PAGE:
Sarah Ulmer's performance at the Athens Olympics stands above all others in New Zealand's Olympic history.
Not only did she deliver New Zealand's first (and currently only) gold medal in cycling, but she did so in world record-breaking fashion, completing a transformation from talented teen to world-beater.
Aged just 18 Ulmer won silver in the 3000m individual pursuit at the 1994 Commonwealth Games in Canada, having won junior world titles in the individual pursuit and points race earlier that year.
Two years later she attended her first Olympics. She finished seventh in the individual pursuit in Atlanta. She qualified with the sixth best time of 3:43.176s, 10 seconds slower than the gold-medal winning ride.
Having won the individual pursuit at the 1998 Commonwealth Games, Ulmer was viewed as a medal hopeful at the Sydney Olympics in 2000.
But she was not in the best of health and finished fourth; missing bronze by .08s to one of the women she had beaten in Kuala Lumpur two years earlier, Great Britain's Yvonne McGregor.
Ulmer had earlier been lapped in her semifinal by eventual gold medallist Leontien van Moorsel of the Netherlands, who was on her way to setting a new world record.
Then came the turning point. Ulmer changed coach after the Sydney Games and under Brendan Cameron began to make dramatic improvements.
She retained her Commonwealth title in Manchester in 2002 in 3:32.467s, more than six seconds faster than she'd recorded in the bronze medal ride two years earlier and under two seconds outside van Moorsel's world record.
The world record was Ulmer's in May 2004, when she won the world title in 3:30.604s, making her the favourite for gold in Athens later that year.
She started her third Olympics with a stunning ride in qualifying, clocking 3:26.400s, more than four seconds lower than her previous best.
That came after van Moorsel and Australian Katie Mactier had gone under the old time themselves just moments earlier.
Ulmer then set the quickest time in the first round to book a place in the medal ride against Mactier.
The Australian made a strong start and led by about a second after the first 1000m. More efficient under Cameron, Ulmer reversed the margin through 2000m and went on to win by three seconds in 3:24.537s, a new world record.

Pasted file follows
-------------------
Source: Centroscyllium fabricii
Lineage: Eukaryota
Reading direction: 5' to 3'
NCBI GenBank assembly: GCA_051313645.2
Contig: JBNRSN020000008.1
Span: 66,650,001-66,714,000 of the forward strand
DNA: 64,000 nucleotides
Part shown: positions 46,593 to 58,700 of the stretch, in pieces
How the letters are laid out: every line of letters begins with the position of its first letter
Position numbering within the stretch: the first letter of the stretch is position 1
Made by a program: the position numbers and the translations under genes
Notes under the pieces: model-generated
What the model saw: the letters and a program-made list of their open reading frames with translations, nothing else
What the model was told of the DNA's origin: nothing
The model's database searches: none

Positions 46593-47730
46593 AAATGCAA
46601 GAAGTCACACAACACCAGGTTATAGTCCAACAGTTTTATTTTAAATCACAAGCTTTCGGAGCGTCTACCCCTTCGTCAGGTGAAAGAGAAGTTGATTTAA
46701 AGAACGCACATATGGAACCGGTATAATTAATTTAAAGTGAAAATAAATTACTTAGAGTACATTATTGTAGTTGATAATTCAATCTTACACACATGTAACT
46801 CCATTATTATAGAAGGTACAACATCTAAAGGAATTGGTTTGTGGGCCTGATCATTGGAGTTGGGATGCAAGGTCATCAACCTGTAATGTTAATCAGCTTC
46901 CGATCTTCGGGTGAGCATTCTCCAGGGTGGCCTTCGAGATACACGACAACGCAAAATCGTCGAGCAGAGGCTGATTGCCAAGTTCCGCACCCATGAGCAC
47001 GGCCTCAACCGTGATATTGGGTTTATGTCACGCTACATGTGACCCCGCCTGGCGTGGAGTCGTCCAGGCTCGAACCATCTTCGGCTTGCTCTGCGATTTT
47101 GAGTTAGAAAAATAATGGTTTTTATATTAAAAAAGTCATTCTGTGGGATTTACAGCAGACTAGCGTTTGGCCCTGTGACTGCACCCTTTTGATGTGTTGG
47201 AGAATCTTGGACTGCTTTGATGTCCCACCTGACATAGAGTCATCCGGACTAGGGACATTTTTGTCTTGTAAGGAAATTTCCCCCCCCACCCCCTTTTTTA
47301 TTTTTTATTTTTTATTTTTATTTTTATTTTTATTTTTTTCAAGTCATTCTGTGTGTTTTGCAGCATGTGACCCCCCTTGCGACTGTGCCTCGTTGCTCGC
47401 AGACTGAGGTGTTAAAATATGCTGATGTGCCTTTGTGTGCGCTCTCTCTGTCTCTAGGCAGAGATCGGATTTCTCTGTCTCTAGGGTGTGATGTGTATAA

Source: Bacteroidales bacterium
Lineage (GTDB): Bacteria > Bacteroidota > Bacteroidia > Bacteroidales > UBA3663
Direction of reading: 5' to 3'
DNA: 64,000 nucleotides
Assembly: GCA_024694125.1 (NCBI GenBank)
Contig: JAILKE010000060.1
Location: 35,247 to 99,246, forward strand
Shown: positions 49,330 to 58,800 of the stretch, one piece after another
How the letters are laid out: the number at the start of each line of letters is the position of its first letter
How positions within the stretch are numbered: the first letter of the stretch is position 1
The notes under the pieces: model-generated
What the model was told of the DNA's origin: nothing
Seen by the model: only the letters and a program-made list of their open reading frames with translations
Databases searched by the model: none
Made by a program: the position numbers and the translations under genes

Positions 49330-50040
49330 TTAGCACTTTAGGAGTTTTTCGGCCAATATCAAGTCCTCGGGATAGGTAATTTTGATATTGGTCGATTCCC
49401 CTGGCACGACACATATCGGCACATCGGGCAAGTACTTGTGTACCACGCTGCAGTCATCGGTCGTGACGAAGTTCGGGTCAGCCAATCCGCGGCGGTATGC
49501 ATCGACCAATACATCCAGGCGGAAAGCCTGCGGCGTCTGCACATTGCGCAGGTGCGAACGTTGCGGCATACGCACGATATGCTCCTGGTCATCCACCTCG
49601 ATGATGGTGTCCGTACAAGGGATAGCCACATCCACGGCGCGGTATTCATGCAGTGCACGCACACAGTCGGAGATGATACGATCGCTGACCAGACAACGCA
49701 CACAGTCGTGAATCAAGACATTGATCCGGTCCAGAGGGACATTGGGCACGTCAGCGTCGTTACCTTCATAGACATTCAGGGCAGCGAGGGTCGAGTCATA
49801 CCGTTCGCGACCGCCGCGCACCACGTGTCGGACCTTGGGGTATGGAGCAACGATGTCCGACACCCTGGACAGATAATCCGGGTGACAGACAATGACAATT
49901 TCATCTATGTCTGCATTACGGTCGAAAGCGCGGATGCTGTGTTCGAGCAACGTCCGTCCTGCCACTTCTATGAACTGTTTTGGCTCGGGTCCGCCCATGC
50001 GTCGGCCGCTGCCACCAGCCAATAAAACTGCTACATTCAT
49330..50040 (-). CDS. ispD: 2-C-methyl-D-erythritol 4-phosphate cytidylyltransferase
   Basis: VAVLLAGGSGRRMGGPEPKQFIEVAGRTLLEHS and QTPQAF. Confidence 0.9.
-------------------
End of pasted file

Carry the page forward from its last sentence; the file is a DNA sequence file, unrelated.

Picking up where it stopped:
Sarah Ulmer was given the honour of carrying the New Zealand flag into the closing ceremony in what was to be her last act as an Olympian.
Biography: Sarah Ulmer
• Attended three Olympics (1996, 2000 & 2004) and four Commonwealth Games (1994, 1998, 2002 & 2006)
• Won the Halberg Award and Lonsdale Cup in 2004
• Made Officer of the New Zealand Order of Merit for services to cycling in the 2005 New Years Honours List
• Retired from cycling in 2007 and attended the Beijing Olympics the following year as a mentor
How we did it
This list was drawn up by expert Herald and Radio Sport journalists from our team covering the Rio Olympics.
It wasn't easy, partly because of the number of fantastic feats over the last century or so and partly because of the difficulty of comparing performances across sports and eras.
The first ground rule was that only gold medallists would be considered. That was tough considering the likes of Nick Willis (silver, 2008), Dick Quax (silver, 1976), Paul Kingsman (bronze, 1988) and Bevan Docherty (silver and bronze, 2004 & 2008) provided some of our most memorable Olympic moments.
We also agreed potential success in Rio wouldn't be taken into account. The list was also restricted to the Summer Olympics, otherwise Annelise Coberger, our only Winter Olympics medallist may have featured quite prominently.
Each member of the panel wrote their own list before we came together to thrash it out five at a time. It was a head-scratcher, but in a good way because it was a celebration of success.
List so far
• No 25: Alan Thompson
• No 24: Norman Read
• No 23: Ted Morgan
• No 22: Sir Russell Coutts
• No 21: Paul MacDonald
• No 20: Hamish Bond and Eric Murray
• No 19: Rob Waddell
• No 18: Bruce Kendall
• No 17: Mahe Drysdale
• No 16: Hamish Carter
• No 15: Sir Murray Halberg
• No 14: The 1976 men's hockey team
• No 13: Sir John Walker
• No 12: Ian Ferguson